Cachexia and Cognitive Function in the Community-Dwelling Older Adults: Mediation Effects of Oral Health

R. Y.C. Kwan, C. W. Kwan, X. Bai, Iris Chi

Research output: Journal article publicationJournal articleAcademic researchpeer-review

Abstract

Background: Cognitive impairment and poor oral health are common problems in older adults and are associated with malnutrition. However, it is unclear how they are related to cachexia in community-dwelling older adults. The aim of this study was to examine the relationships among cachexia, cognitive function, and oral health in community-dwelling older adults. Methods: This study is a secondary analysis of a data-set. Data were collected in the community setting on older adults who applied for government-funded long-term care services in Hong Kong in 2017. Subjects were community-dwelling and aged ≥60 years. The outcome variable was cachexia. The predictors were cognitive function and oral health. The covariates included demographics and comorbidities associated with cachexia or malnutrition. Path analysis was employed to examine the associations among cachexia, cognitive function, and oral health using the software SAS/STAT and Mplus. Results: This analysis included 12,940 subjects. The prevalence of cachexia was 1.3%. Cognitive function was also found to have a direct effect on the oral health indicators of chewing problems (OR=1.073, p<0.001), brushing teeth problems (OR=1.349, p<0.001), and swallowing problems (coeff.=0.177, p<0.001). Oral health indicators with a direct effect on cachexia included dry mouth (OR=1.250, p<0.001), brushing teeth problems (OR = 1.185, p<0.01), and swallowing problems (OR=1.231, p<0.001). Cognitive function had no significant direct effect, but had a significant indirect effect on cachexia (OR=1.100, p<0.001) which is mediated by brushing teeth problems (OR=1.052, p<0.001) and swallowing problems (OR=1.038, p<0.001). Conclusion: Cognitive impairment causes cachexia indirectly through poor oral health. This study recommends adding cognitive function when screening community-dwelling older adults for cachexia. Health policymakers should stress regular oral health screening and interventions, and encourage increased utilization of oral health services by community-dwelling older adults with cognitive problems.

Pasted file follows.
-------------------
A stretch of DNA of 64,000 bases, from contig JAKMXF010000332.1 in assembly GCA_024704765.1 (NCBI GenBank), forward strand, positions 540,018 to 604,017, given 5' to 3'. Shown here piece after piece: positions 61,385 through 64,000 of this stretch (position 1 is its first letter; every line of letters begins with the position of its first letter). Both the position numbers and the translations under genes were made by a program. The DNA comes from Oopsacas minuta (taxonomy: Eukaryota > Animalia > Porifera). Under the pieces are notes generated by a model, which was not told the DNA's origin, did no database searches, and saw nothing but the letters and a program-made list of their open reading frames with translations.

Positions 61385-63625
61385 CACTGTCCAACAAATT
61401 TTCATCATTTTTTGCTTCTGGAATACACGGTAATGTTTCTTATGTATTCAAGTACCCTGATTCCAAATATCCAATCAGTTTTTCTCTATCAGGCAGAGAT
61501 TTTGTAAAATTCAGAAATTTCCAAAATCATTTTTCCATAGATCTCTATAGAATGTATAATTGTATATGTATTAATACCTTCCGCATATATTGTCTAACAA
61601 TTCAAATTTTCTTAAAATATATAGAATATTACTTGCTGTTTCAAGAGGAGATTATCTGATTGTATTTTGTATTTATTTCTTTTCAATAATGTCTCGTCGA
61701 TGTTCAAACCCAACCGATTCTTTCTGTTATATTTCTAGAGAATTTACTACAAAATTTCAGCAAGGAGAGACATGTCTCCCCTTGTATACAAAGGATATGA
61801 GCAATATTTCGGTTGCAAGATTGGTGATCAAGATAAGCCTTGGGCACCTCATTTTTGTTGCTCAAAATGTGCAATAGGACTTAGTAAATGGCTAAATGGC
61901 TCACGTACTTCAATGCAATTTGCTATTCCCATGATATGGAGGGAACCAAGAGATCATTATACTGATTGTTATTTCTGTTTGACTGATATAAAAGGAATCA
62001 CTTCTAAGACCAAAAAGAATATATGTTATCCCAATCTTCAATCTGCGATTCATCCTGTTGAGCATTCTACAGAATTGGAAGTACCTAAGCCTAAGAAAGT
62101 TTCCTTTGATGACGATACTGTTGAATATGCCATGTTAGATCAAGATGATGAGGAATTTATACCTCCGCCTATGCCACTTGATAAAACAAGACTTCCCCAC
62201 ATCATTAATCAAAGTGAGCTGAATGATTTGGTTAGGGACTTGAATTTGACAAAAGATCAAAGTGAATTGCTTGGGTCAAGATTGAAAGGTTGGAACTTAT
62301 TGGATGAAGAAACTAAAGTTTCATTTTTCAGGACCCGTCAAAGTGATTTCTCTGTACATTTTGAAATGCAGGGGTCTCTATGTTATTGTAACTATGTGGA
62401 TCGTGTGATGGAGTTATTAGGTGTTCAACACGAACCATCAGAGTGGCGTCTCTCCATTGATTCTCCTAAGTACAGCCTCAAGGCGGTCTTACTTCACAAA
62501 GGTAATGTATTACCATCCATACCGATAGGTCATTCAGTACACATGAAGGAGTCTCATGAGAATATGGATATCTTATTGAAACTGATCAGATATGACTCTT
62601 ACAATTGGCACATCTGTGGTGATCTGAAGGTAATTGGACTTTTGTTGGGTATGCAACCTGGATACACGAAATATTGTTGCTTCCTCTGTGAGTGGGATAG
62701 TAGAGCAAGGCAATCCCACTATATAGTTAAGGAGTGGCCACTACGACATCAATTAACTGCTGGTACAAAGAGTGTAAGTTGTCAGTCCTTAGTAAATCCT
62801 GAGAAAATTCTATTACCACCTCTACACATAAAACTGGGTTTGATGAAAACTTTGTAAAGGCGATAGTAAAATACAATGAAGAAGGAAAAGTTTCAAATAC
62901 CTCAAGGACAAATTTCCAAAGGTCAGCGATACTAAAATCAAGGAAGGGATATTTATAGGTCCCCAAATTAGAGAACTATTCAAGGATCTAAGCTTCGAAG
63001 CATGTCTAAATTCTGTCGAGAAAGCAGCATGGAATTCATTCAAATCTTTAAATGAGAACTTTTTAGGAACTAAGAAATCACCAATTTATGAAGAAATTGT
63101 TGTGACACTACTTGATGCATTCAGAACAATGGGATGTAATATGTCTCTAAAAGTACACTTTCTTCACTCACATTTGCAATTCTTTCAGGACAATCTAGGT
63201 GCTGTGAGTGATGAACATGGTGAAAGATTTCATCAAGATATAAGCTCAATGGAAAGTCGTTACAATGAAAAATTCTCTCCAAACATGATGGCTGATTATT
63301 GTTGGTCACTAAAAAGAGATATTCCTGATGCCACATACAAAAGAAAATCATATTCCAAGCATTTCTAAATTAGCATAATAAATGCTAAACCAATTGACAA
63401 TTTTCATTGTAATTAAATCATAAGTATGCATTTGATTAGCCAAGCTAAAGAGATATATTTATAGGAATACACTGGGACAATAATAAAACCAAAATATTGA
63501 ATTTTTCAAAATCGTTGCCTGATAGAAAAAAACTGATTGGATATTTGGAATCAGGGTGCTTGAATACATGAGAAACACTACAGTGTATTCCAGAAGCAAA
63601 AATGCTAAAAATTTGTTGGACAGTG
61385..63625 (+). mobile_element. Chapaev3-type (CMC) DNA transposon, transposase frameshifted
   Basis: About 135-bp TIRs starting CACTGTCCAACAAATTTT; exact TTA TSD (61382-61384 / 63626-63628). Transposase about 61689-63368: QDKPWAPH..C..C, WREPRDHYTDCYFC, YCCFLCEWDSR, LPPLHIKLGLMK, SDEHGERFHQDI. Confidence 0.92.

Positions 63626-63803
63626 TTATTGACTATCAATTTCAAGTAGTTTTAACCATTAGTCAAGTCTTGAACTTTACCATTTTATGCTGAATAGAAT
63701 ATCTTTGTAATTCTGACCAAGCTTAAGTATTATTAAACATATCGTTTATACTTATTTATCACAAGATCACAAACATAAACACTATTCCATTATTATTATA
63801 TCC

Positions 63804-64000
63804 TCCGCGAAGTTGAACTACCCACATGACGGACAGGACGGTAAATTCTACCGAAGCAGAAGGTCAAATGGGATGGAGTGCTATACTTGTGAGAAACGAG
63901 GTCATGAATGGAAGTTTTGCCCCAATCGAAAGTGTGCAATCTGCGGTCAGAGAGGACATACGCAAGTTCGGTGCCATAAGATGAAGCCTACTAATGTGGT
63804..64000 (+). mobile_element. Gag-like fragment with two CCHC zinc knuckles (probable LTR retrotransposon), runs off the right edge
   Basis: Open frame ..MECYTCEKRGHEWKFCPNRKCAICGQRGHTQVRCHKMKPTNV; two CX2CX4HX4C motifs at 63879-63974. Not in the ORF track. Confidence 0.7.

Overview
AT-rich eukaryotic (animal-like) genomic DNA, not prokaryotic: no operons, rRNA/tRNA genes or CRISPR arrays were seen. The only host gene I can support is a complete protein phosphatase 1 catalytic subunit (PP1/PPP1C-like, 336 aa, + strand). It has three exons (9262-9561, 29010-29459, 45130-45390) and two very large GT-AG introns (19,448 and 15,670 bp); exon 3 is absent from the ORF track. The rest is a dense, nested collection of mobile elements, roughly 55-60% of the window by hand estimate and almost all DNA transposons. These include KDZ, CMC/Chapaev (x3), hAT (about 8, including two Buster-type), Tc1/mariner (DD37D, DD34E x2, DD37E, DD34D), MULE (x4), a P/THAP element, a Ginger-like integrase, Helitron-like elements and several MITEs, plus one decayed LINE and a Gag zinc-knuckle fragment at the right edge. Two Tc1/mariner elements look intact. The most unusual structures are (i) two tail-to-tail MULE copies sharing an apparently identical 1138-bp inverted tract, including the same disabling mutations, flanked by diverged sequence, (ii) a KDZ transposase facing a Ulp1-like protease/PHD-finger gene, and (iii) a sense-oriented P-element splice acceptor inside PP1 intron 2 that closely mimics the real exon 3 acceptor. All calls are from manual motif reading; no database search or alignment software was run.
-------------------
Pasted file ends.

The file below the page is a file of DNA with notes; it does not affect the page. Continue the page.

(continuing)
Original languageEnglish
Pages (from-to)230-236
Number of pages7
JournalJournal of Nutrition, Health and Aging
Volume24
Issue number2
DOIs
Publication statusPublished - 1 Feb 2020

Keywords

  • Cachexia
  • cognitive function
  • older adults
  • oral health

ASJC Scopus subject areas

  • Medicine (miscellaneous)
  • Nutrition and Dietetics
  • Geriatrics and Gerontology

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